Some people play video games. Some people sing a cappella. Some people are in competitive chess leagues. Some people are recovering drug addicts and former hard-partying New York writers. And, some people run. We are not so different, you and I. And, we are not all the same either.

Here’s the answer to your question: People do sports for all the different reasons that people do anything.

 

 

Why the Wall Street Journal ‘Runners Suck’ Op-Ed Might Be a Little Right

The Wall Street Journal ran an op-ed on Tuesday called “OK, You’re a Runner. Get Over It.” If you’re reading this blog, chances are you saw it, so I’m mostly just explaining this for my mom. You probably saw it, because for some reason every runner on the internet got really upset about it and felt the need to say this on the internet.

It’s as if these people have never read The Wall Street Journal before.

If you didn’t read it, the summary is: there are a lot of people who run and they talk about it and they put stickers on their cars and they buy running stuff and post on Facebook about their runs and this guy thinks they’re just doing it for the attention and he is sick of it.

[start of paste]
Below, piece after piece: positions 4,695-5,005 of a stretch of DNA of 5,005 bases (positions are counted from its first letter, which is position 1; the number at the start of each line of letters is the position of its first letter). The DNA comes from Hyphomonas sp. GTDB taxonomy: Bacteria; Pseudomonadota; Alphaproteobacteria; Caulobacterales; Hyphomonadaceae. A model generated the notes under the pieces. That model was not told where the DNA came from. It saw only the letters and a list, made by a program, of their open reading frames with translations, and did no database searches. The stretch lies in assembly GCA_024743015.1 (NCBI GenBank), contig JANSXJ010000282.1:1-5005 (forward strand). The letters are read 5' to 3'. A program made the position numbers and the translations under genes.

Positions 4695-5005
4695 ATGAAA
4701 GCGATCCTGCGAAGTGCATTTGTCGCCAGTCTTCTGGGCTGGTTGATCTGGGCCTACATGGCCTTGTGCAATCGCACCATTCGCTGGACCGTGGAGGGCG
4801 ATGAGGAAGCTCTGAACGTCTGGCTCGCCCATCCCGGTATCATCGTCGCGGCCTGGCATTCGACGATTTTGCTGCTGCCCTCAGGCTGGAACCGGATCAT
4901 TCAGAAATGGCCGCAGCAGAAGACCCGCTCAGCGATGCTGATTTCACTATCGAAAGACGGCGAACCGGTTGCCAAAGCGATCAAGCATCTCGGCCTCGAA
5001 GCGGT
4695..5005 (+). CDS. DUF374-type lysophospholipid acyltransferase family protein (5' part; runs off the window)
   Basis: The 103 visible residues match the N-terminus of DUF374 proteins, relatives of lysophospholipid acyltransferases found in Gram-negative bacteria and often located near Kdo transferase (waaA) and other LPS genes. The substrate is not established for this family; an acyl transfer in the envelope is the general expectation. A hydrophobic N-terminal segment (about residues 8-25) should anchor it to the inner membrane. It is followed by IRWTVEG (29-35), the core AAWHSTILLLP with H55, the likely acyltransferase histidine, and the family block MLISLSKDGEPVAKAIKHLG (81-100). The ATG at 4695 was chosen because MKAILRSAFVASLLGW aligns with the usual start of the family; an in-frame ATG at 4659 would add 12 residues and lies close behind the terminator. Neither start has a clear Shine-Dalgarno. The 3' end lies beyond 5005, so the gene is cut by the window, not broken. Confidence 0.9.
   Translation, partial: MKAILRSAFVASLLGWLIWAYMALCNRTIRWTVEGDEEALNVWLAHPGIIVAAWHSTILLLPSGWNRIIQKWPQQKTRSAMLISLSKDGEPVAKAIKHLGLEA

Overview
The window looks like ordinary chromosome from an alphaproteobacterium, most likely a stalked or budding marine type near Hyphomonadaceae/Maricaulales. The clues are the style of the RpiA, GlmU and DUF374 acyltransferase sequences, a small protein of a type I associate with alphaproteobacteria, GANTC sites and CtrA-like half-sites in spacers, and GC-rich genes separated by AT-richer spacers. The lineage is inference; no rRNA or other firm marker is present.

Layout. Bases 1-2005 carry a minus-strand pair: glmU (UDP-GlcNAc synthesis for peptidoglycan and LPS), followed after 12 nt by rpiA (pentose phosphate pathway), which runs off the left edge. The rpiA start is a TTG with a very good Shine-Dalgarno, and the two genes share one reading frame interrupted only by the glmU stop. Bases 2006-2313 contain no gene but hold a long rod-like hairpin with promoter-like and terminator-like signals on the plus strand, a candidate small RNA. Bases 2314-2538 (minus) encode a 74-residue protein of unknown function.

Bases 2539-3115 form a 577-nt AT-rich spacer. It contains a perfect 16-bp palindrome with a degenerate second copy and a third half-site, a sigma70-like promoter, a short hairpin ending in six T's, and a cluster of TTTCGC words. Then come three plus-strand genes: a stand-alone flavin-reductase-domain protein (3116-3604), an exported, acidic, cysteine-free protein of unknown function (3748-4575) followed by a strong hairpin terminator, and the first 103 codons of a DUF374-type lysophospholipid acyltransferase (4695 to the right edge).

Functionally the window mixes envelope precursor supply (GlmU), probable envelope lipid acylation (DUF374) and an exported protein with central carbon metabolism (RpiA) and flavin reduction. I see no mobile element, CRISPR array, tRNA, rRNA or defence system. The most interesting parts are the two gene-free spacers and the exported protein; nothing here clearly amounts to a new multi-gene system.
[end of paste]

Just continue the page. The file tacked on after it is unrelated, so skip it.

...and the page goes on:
For someone who gets angry about a lot of things, I did not get angry about this. I mostly didn’t care, not even a little. But, then people started writing responses — Mario had a nice one about welcoming the writer to try running and the Runner’s World “translation” was the funniest, but their’s were not the only ones — and it went all viral-y and then I started to care. Because most of the responses went all running mysticism and waxed eloquent about how running’s not about the attention, it’s about something more, etc. They surmised that runners are deeper, wiser beings looking for answers inside themselves, who are not driven by cheap things like pride and attention.

Yeah, I’m calling bullshit.

Here’s the thing:

If “running” is not about people liking you and congratulating you and extolling your amazingness as a runner/athlete, then why do you care that someone isn’t. If running is really about your own journey, then why is this op-ed so upsetting.